1.The use of light rather than electrons to carry information is of increasing importance in high-speed communication. A major challenge in "photonics" is to combine components that can manipulate light with traditional chips. Now, Kerry Vahala and co-workers at the California Institute of Technology have fabricated microresonators-on-a-chip that have "Q" values ten thousand times larger than existing devices. Resonators are widely used in electronics, microwaves and optics. There has been much interest in on-chip resonators in the last decade but the Q factor - the figure of merit for a resonant system - has been limited to about ten thousand. However, many applications require Q factors that are several orders of magnitude higher.

Silicon dioxide microresonator

Vahala and co-workers have made toroid-shaped microcavities on silicon wafers that have Q factors of over a hundred million. The cavity confines light in a "whispering gallery" mode in which it orbits around the edge of the cavity at precise resonant frequencies as a result of total internal reflection.

The devices were fabricated on silicon wafers that had been coated with a layer of silicon dioxide. The researchers use photolithography, standard etching techniques and laser treatment to produce the structure shown in the figure above. The technique leaves the edges of the device smooth, which is important for the efficient confinement of light, and does not affect the underlying silicon dioxide support layer.

These devices could be used in a wide range of applications, such as optical sensors and microchip lasers. As standard processing techniques have been used to make the microresonators, they can be produced in large quantities. "Furthermore, they can be integrated with other functions such as electronic circuits," Vahala told PhysicsWeb. The team now hopes to improve the Q factor of their device. "We hope to get it above one billion," said Vahala.

2.Nanovation Technologies Inc. has entered the testing phase of its development of a fully integrated optical circuit, a technology that promises to deliver faster, higher-capacity communications to the marketplace by the end of the year, in packages significantly smaller than today's electronic circuits.


Nanovation's integrated optical circuit comprises a photonics ring laser, photonics switch and a strongly confined waveguide.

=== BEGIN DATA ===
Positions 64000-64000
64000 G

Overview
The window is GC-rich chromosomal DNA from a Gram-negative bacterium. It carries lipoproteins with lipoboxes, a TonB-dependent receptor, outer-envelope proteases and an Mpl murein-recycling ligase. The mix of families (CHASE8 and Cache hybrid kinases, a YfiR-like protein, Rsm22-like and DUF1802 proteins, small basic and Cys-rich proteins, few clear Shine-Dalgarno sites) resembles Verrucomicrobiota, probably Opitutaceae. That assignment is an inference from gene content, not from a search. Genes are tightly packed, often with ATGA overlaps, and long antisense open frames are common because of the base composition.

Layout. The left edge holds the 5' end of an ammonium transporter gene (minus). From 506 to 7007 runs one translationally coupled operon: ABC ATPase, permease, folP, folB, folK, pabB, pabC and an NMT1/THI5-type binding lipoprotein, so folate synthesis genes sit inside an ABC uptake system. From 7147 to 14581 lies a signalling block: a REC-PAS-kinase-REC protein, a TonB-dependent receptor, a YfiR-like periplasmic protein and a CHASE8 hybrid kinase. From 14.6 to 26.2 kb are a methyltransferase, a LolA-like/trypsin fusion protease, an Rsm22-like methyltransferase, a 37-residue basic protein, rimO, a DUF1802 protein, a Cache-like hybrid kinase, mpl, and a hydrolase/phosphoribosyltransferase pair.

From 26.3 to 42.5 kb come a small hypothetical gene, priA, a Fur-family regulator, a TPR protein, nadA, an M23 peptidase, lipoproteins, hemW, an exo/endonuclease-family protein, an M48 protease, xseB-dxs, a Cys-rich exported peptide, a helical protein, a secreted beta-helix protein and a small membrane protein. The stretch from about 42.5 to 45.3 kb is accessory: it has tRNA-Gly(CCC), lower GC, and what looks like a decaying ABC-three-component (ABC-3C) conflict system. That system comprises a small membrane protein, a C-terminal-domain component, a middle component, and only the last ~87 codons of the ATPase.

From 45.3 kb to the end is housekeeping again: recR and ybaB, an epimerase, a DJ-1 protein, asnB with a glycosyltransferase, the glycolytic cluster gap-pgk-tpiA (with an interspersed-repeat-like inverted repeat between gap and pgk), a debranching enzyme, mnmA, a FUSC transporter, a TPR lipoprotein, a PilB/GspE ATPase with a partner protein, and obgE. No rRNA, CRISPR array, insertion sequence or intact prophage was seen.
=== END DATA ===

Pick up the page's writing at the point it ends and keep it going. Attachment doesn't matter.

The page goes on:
"We have the building blocks to create all-photonic circuits, and these circuits can be 100 times smaller and operate 100 times faster with greater efficiencies," said Bob Tatum, president and CEO of Nanovation. The integrated optical circuits combine Nanovation's patented photonic ring lasers, photonic switches and strongly confined waveguides. The technology came out of Northwestern University's Transfer Technology Program, and the devices are being developed and tested at Nanovation's nanofabrication facilities on the university's campus in Evanston, Ill. Similar to today's semiconductor integrated circuits (ICs), the photonic devices are planar, allowing them to be fabricated onto GaAs or InP semiconductor wafers, according to Roydn Jones, senior vice president for engineering. Jones compares the situation with integrated optical circuits to the early days of semiconductor chips because of the ability to achieve a high level of integration. "Because of the size of devices and the ability to route photons [in waveguideswithlessthan5µmradii], we could have thousands of devices on a single optical IC, "he said. The first patented device that enables this technology is the photonic ring laser, a circular waveguide etched on the substrate. When this ring is electrically or optically pumped, it emits laser light. Placing another planar waveguide close to the ring allows light to be coupled from the photonic ring. The output photonics can be routed to other optical devices just as electrons are routed with metal lines on conventional integrated circuits. "The optical IC is really very similar to die-on chips, but it uses photons instead of electrons, "Jones said. The second patented device is an optical resonator, which can switch light from one waveguide to another. Initial applications are in add/drop filters, multiplexers and demultiplexers, and high-speed optical switches for telecommunications applications such as wavelength division multiplexing (WDM) and dense WDM. The technology will revolutionize several industries in the same way the transistor did years ago, Tatum said. "The transistor was a big deal, but this is even bigger. Photons run faster than electrons, and the circuits are smaller. They do not generate heat, and that eliminates any kind of electromechanical radiations here is no interference, in other words, with photons as there is with electrons.